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Evidence suggests prehistoric humans knew more about dinosaur footprints than we thought

Drawings surrounding their homes show that prehistoric humans might have known something about them.

Evidence suggests prehistoric humans knew more about dinosaur footprints than we thought
Representative Cover Image Source: Pexels | Djamel Ramdani

A new study reveals that ancient human beings were much more aware of their surroundings than we give them credit for. They certainly knew about dinosaurs as well. While the extent of prehistoric humans' knowledge about dinosaurs remains unclear, it's evident they found dinosaur footprints intriguing, according to CNN.

Representative Image Source: Pexels | Pixabay
Representative Image Source: Pexels | Pixabay

Drawings carved next to dinosaur footprints in Brazil serve as evidence of their awareness. According to the source, these drawings, known as petroglyphs, were discovered at an agricultural site in Eastern Brazil named Serrote do Letreiro. The footprints were initially discovered in 1975, while recent drone technology has unveiled petroglyphs dating back thousands of years. The petroglyphs were revealed due to the recent drone technology and date back thousands of years.

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Archaeologist Leonardo Troiano from the Institute of National Historic and Artistic Heritage in Brasilia led the study. He told CNN, “People usually think that Indigenous people weren’t aware of their surroundings or didn’t have any kind of scientific spirit or curiosity. But that’s not true. They were interested in the footprints. We’ll never know if they knew about dinosaurs, but it is clear that they were curious about the prints and thought they were meaningful in some way.” The dinosaur marks found in these sites are from the Cretaceous period, which happened about 66 million years ago. As per the outlet, it isn't known when the petroglyphs were made, but from the findings of radiocarbon dating, the burial sites in the area are between 9,400 and 2,620 years old.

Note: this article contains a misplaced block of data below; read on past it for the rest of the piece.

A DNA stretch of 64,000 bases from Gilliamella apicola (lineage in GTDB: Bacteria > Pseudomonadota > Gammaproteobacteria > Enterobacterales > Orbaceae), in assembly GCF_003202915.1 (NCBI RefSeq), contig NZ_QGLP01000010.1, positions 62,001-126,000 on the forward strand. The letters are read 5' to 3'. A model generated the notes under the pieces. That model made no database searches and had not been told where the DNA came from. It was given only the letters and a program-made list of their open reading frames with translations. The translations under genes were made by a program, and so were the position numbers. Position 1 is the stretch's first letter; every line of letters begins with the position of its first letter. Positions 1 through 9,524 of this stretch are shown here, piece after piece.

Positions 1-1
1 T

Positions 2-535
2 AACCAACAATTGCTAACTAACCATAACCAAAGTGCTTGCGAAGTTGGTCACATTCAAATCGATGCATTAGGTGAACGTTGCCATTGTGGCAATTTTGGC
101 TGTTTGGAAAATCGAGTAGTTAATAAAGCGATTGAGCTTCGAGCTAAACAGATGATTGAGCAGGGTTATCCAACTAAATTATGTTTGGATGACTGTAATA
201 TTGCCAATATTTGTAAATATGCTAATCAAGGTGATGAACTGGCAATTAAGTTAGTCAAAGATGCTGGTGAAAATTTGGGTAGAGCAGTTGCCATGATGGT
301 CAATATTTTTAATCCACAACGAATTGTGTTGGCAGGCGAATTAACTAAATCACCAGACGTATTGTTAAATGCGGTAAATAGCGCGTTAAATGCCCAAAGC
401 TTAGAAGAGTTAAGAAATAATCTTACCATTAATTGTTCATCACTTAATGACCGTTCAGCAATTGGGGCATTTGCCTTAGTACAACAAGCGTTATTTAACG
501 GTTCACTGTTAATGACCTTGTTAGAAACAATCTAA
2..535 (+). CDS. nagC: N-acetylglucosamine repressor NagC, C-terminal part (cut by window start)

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The petroglyphs mainly consist of geometric shapes, radial lines and more abstract motifs, per New Scientist. The footprints feature dinosaurs, including theropods, sauropods, and ornithopods. The markings are also quite distinctive from each other, suggesting that different artists were involved in making them. “They all seem to be abstract, and if they represented something to the people who made them, we don’t know what it is,” the archaeologist said. About the location of the markings, Troiano shared, “This region in Brazil is like the Outback in Australia—it’s really hot, and there’s no shade, so it’s not easy to stand there and carve the rock. It requires a lot of effort, so when they picked this location, they were being very intentional. They could have used so many other rock outcrops in the surroundings, but they chose this one.”

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“I think rock art creation was embedded in some sort of ritual context: people gathering and creating something, perhaps utilizing some psychotropics. We have a plant called jurema, which is hallucinogenic, and it’s still used to this day,” Troiano explained. “We can speculate that people were using it in the past as well because it’s so abundant and common in the region. I think they were interested in what the footprints represent, and I suppose they identified them as footprints. They noticed it wasn’t random," he added further. Out of all the sites found in the United States and Poland, the drawings in Brazil near the footprints seem the most intentional, according to the archaeologist. It gives us an insight into how prehistoric humans perceived the world around them.

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